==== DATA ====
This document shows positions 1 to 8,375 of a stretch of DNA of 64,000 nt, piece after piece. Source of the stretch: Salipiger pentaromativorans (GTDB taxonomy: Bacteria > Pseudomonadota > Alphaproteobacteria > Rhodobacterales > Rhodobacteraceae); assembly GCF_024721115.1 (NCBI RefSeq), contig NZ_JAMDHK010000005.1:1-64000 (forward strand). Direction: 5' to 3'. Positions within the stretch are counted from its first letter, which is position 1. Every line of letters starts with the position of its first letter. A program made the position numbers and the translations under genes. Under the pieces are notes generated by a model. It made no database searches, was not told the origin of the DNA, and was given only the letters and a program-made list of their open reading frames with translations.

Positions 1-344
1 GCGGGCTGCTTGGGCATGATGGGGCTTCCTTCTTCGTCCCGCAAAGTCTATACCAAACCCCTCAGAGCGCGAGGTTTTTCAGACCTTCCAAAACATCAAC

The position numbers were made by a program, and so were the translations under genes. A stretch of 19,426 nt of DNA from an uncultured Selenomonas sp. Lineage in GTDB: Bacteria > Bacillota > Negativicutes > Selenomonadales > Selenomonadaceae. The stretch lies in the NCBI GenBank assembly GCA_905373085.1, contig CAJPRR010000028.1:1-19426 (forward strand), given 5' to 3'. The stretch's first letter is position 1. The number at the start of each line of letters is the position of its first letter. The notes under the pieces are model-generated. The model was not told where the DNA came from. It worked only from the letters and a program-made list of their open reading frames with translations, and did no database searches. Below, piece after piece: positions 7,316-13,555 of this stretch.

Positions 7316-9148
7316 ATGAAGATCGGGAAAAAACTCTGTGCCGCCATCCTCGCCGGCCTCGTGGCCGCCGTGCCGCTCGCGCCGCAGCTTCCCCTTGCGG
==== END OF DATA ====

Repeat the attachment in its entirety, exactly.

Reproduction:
This document shows positions 1 to 8,375 of a stretch of DNA of 64,000 nt, piece after piece. Source of the stretch: Salipiger pentaromativorans (GTDB taxonomy: Bacteria > Pseudomonadota > Alphaproteobacteria > Rhodobacterales > Rhodobacteraceae); assembly GCF_024721115.1 (NCBI RefSeq), contig NZ_JAMDHK010000005.1:1-64000 (forward strand). Direction: 5' to 3'. Positions within the stretch are counted from its first letter, which is position 1. Every line of letters starts with the position of its first letter. A program made the position numbers and the translations under genes. Under the pieces are notes generated by a model. It made no database searches, was not told the origin of the DNA, and was given only the letters and a program-made list of their open reading frames with translations.

Positions 1-344
1 GCGGGCTGCTTGGGCATGATGGGGCTTCCTTCTTCGTCCCGCAAAGTCTATACCAAACCCCTCAGAGCGCGAGGTTTTTCAGACCTTCCAAAACATCAAC

The position numbers were made by a program, and so were the translations under genes. A stretch of 19,426 nt of DNA from an uncultured Selenomonas sp. Lineage in GTDB: Bacteria > Bacillota > Negativicutes > Selenomonadales > Selenomonadaceae. The stretch lies in the NCBI GenBank assembly GCA_905373085.1, contig CAJPRR010000028.1:1-19426 (forward strand), given 5' to 3'. The stretch's first letter is position 1. The number at the start of each line of letters is the position of its first letter. The notes under the pieces are model-generated. The model was not told where the DNA came from. It worked only from the letters and a program-made list of their open reading frames with translations, and did no database searches. Below, piece after piece: positions 7,316-13,555 of this stretch.

Positions 7316-9148
7316 ATGAAGATCGGGAAAAAACTCTGTGCCGCCATCCTCGCCGGCCTCGTGGCCGCCGTGCCGCTCGCGCCGCAGCTTCCCCTTGCGG